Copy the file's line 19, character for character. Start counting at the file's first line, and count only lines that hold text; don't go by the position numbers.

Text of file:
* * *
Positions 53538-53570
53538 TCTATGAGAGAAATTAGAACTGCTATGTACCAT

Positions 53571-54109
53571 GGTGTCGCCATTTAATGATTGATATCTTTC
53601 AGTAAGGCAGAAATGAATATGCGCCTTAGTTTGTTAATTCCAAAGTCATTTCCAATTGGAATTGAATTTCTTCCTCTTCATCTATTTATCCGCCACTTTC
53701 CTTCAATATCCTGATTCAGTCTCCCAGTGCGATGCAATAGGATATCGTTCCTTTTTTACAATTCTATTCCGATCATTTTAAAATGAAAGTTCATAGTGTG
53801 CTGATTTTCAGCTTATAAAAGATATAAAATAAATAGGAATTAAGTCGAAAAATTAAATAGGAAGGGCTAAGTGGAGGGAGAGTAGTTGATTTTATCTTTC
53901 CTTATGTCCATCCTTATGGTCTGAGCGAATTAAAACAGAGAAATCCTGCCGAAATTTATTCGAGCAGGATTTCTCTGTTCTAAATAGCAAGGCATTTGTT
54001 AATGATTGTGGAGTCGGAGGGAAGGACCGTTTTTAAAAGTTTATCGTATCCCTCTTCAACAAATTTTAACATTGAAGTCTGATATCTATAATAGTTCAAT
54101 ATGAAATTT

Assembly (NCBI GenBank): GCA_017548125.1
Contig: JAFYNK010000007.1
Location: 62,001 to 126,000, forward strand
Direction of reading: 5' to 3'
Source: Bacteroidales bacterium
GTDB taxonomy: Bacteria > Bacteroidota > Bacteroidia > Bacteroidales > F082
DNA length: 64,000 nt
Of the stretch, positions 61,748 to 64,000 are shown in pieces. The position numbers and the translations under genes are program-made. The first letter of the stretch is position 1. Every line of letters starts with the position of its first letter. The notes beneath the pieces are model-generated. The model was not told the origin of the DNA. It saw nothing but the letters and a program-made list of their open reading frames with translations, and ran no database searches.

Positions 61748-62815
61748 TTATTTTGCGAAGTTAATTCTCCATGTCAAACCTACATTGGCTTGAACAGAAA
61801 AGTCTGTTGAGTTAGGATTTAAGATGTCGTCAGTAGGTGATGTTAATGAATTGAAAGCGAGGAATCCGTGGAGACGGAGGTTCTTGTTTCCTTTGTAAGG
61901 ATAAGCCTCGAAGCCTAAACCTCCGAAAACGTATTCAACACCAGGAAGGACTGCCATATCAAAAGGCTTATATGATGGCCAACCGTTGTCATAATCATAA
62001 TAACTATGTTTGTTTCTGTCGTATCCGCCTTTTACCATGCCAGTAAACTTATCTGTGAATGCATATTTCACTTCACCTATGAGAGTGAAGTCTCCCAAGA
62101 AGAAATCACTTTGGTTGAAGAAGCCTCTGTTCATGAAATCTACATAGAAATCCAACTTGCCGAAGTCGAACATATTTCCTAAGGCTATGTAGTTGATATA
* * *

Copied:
Positions 61748-62815